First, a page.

Insurance Coverage in Bankruptcy

According to American Bankruptcy Institute, Quarterly Business Filings by Year (1994-2009), businesses seeking bankruptcy protection during the first three quarters of 2009 exceeded the annual filings in every year since 1997. In 2008, business filings rose to 43,000 across the United States; in 2009 the filings exceeded 60,000, nearly 38 percent increase over 2008.

With the rise of bankruptcy filings, companies should review insurance coverage. One concern is to ensure the independent contractors companies engage have insurance to cover liabilities in the event of accidents or professional errors. More and more businesses in New York are not hiring people as direct employees, but engaging workers as independent contractors to save on benefits costs. The average person who has turned from unemployment to consultant may not have insurance coverage.

Without insurance coverage, a business may not easily collect a judgment after a lawsuit if a service provider files for bankruptcy.

If the service provider does have insurance, the business should put into the consulting agreement provisions on which party’s insurance comes first when there is third party liability. Contributing insurance comes into the scene when the party engaging the service provider is not the tortfeasor, but also has insurance to cover the third party claim. Contributing insurance requires two insurance companies that insure the same risk to participate when a loss occurs. For instance, a distributor injures an end customer of a manufacturer. Both the manufacturer and the distributor have separate insurance which the end customer can go after.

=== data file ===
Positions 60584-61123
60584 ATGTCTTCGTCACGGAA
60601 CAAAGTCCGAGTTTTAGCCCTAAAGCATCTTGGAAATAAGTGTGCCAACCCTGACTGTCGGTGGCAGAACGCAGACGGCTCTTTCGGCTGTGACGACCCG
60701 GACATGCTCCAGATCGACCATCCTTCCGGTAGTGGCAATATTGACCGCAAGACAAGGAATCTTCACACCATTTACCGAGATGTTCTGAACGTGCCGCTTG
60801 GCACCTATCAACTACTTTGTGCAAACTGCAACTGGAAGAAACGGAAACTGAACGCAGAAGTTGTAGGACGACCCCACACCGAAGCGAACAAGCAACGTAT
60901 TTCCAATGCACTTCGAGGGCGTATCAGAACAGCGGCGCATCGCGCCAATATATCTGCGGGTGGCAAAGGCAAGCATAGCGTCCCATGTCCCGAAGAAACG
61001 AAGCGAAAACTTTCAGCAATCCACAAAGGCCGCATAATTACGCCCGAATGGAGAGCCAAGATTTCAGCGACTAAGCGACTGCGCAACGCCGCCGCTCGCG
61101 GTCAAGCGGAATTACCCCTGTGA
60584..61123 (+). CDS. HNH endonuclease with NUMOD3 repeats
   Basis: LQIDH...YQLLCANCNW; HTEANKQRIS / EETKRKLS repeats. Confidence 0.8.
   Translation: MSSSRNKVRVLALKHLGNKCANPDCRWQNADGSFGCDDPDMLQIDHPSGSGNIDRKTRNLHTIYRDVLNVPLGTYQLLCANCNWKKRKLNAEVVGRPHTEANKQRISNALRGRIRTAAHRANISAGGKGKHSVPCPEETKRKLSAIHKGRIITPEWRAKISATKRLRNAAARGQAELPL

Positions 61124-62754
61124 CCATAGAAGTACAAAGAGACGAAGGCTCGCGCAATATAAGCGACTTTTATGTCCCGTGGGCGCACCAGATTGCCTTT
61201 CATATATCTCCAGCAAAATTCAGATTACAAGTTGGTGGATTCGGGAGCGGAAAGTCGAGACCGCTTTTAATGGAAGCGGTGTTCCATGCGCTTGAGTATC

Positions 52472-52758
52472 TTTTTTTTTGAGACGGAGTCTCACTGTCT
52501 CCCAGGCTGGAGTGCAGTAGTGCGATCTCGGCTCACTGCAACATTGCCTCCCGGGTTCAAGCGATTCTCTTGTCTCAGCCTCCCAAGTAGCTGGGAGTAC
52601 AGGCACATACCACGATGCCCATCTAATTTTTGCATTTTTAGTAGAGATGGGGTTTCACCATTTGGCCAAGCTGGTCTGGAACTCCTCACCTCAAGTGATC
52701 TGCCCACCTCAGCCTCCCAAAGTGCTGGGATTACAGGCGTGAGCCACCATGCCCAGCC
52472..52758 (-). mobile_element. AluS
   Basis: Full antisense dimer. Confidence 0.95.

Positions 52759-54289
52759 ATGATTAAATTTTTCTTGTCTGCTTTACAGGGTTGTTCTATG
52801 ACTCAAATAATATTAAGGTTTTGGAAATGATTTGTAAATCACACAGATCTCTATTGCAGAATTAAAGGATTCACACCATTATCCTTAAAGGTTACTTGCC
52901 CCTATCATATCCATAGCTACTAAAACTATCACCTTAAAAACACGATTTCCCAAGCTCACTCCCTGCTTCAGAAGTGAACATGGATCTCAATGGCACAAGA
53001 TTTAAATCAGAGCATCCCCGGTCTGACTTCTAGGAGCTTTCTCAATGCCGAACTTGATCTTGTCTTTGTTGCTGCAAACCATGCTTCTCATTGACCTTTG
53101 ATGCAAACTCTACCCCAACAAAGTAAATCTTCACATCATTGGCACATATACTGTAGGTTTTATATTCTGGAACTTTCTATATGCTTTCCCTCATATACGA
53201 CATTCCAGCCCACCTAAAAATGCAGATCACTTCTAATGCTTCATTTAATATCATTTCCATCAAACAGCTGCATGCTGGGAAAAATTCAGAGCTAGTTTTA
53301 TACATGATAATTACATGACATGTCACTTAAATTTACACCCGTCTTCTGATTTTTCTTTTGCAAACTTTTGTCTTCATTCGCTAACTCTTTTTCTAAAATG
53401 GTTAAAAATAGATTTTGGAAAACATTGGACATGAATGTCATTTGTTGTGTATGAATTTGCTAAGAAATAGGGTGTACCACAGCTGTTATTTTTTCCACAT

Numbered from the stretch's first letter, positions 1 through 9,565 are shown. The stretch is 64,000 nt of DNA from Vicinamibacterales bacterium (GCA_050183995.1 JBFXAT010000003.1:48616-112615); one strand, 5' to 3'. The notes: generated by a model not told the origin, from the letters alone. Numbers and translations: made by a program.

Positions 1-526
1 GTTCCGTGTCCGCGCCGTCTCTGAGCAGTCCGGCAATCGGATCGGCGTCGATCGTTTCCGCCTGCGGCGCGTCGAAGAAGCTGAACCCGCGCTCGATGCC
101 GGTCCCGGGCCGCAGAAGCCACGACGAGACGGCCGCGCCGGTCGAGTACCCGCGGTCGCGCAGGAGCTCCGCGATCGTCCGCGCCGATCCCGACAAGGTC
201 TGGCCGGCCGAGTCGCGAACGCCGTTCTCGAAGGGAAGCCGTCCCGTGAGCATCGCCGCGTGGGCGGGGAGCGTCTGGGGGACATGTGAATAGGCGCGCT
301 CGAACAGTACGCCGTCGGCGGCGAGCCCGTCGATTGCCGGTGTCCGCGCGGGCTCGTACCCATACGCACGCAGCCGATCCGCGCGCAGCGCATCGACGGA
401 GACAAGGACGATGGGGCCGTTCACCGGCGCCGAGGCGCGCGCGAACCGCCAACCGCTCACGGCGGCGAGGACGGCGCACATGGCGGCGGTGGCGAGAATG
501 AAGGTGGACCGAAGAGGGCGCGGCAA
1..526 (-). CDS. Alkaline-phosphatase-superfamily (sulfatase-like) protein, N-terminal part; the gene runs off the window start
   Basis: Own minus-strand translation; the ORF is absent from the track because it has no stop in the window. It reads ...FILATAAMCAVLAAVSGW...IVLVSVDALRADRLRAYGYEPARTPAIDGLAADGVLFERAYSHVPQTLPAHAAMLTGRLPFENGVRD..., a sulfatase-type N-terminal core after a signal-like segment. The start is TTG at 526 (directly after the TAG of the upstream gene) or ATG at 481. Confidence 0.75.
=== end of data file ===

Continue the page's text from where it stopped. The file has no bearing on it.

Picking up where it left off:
In a New York business’ bankruptcy, another insurance issue is Side A in a Directors & Officers insurance contract. Side A indemnifies officers and directors when a business cannot indemnify, such as when business is insolvent. When an officer or director works in the interests of a company and gets personally sued, most corporate laws require the company to indemnify the officer or director.

In bankruptcy, the insurance coverage may be an asset. When getting insurance, a business should see if the coverage is non-rescindable. Non-rescindable insurance makes it hard for the insurance carrier to deny payment, or break an insurance contract. Claims under liability policies, like Errors & Omissions and Directors & Officers insurance, may be pursued by the bankruptcy trustee or bankruptcy debtor against third parties or by creditors against the debtor and insiders. To save one director or officer from the others, review whether insurance coverage has full severability. Full severability means intentional bad acts of one insured officer or director cannot cause an innocent officer or director to lose insurance coverage benefits.

Understanding what insurance coverage is available to liquidate a bankruptcy claim means the difference between a full recovery, or no recovery for creditors. Recover from debtors in bankruptcy by engaging an experienced New York bankruptcy attorney familiar with insurance coverage.